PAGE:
Here are five things you must know for Wednesday, Jan. 17:

1. -- Wall Street Rebound 

U.S. stock futures were rising Wednesday, Jan. 17, suggesting Wall Street would rebound from the previous session when the  Dow Jones Industrial Average broke through 26,000 for the first time but ended the day with a small loss.

The S&P 500 and Nasdaq also finished lower on Tuesday, Jan. 16, though all three major stock indexes did reach intraday record highs.

General Electric Co. (GE) - Get Report tumbled 2.9% on Tuesday after CEO John Flannery hinted that the company could look to break itself up.

General Electric is a holding in Jim Cramer's Action Alerts PLUS charitable trust portfolio. Want to be alerted before Cramer and the AAP team buy or sell the stock? Learn more now.

Investors will be prepping Wednesday for a busy earnings slate that includes fourth-quarter earnings from Bank of America Corp. (BAC) - Get Report , Goldman Sachs Group Inc. (GS) - Get Report and U.S. Bancorp (USB) - Get Report

Bank of America reported fourth-quarter adjusted earnings of 47 cents a share, 2 cents ahead of estimates. The stock rose 0.2% in premarket trading.

Goldman Sachs posted fourth-quarter adjusted profit of $5.68 a share, topping forecasts of $4.92. Goldman shares were flat in premarket trading.

The economic calendar in the U.S. on Wednesday includes Industrial Production for December at 9:15 a.m. ET, and the Federal Reserve's "Beige Book" at 2 p.m.

European stocks traded mixed early Wednesday, with the Stoxx 600 turning higher by 0.06%. Asian shares closed mixed on Wednesday. 

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2. -- Celgene in Talks to Buy Juno

Shares of Juno Therapeutics Inc.  (JUNO)  jumped 54% in premarket trading on Wednesday following a report in The Wall Street Journal that said Celgene Corp. (CELG) - Get Report was in discussions to acquire the biotech company. 

Talks could result in a deal in the coming weeks, the Journal reported.

Juno shares were indicated to open Wednesday at $70.10 after finishing at $45.60, down 6.46%, in the previous session. 

Seattle-based Juno focuses on cellular immunotherapies to treat cancer. Summit, N.J.-based Celgene focuses on therapies for the treatment of cancer and inflammatory diseases.  

Celgene and Juno are no strangers. The companies in 2015 signed a 10-year collaboration to develop and commercialize immunotherapies for the treatment of cancer and autoimmune diseases.

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3. -- Ford Issues Disappointing Guidance

Shares of Ford Motor Co. (F) - Get Report fell 3.8% in premarket trading Wednesday after the automaker said it expects lower operating profit in 2018, reflecting higher commodity costs and adverse exchange rates which offset cost-cutting actions the company is taking.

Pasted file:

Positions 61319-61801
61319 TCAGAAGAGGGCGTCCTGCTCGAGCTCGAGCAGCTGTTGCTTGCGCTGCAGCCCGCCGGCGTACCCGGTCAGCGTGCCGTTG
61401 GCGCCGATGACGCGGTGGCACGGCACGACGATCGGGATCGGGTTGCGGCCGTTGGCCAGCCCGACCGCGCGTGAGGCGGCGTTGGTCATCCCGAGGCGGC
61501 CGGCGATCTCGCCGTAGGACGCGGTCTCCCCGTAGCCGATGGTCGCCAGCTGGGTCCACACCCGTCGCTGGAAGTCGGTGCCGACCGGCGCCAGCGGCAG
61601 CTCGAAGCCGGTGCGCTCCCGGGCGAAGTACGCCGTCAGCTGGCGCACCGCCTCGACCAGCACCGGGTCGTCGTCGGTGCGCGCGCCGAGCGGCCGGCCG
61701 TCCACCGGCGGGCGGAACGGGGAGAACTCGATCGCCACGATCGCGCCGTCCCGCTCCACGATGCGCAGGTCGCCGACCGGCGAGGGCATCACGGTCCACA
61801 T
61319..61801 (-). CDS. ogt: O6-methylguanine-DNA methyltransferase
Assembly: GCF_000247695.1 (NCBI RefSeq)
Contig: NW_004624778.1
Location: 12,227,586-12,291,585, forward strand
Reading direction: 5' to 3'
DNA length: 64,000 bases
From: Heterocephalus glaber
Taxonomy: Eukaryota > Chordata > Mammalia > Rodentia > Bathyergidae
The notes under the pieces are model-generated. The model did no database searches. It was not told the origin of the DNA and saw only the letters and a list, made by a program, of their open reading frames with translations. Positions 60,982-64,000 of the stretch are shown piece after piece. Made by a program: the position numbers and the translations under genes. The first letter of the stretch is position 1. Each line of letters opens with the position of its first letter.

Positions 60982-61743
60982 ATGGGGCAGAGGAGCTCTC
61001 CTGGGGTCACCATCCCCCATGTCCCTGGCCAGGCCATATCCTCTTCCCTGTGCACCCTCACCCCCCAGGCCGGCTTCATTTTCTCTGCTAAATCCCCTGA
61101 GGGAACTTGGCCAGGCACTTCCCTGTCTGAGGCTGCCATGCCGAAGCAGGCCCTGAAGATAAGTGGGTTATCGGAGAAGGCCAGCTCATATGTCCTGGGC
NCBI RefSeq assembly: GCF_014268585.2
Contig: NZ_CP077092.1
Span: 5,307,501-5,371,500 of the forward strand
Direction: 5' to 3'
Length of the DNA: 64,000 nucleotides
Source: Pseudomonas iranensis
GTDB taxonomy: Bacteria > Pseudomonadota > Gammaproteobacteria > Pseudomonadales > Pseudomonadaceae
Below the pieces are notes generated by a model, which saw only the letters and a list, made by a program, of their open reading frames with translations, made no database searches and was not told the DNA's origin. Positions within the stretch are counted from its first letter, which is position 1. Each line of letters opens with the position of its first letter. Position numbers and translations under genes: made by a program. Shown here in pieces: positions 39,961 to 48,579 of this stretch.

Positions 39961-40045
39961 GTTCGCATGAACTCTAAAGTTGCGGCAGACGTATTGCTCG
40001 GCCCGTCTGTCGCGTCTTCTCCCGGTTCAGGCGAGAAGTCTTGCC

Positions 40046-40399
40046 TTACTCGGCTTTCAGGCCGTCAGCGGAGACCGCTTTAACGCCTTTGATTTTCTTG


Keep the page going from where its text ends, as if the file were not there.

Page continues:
For 2018, Ford guided to adjusted earnings of $1.45 to $1.70 a share.

The company also said Tuesday that earnings for 2017 would come in at $1.95 a share, an increase of 80 cents from a year earlier, with adjusted profit of $1.78.

Ford said it will expand its electrified vehicle lineup with a total of 40 vehicles globally, which will include 16 full battery electric vehicles by 2022. The company reiterated plans to invest more than $11 billion in electrification from 2015 to 2022.

4. -- Infiniti to Go 'All Electric'

Infiniti, the luxury brand of Japanese automaker Nissan Motor Co. (NSANY) , will begin phasing out gas-powered vehicles in 2021 and switch to "all electrified" models, CEO Hiroto Saikawa said Tuesday at the Automotive News World Congress in Detroit.

"Infiniti will have a specific focus on electrification," said Saikawa, adding, "We are trying to position Infiniti as the premier electrified brand" as part of the five-year Nissan business plan that will extend through 2022.

5. -- Another Plunge for Bitcoin

Bitcoin prices extended their recent plunge on Wednesday, taking the world's best-known cryptocurrency to $10,620, down $777 on the day, according to the bitstamp exchange, which feeds into the CME Group futures contract. Bitcoin's 24-hour low was about $10,000.

Digital currencies around the world have been under increasing pressure of late amid moves by regulators and officials in the biggest trading markets -- including China and South Korea -- to clamp down on what they consider "excessive speculation."

South Korea's finance minister said Tuesday that banning trading in digital currencies was "a live option." He said the decision was subject to a thorough government review.

"There are no disagreements over regulating speculation," such as using real-name accounts and levying taxes on cryptocurrency trading, Kim Dong-yeon said. Shutting down digital currency exchanges is "a live option but government ministries need to very seriously review it," he said.

This article has been updated to include earnings from Goldman Sachs.

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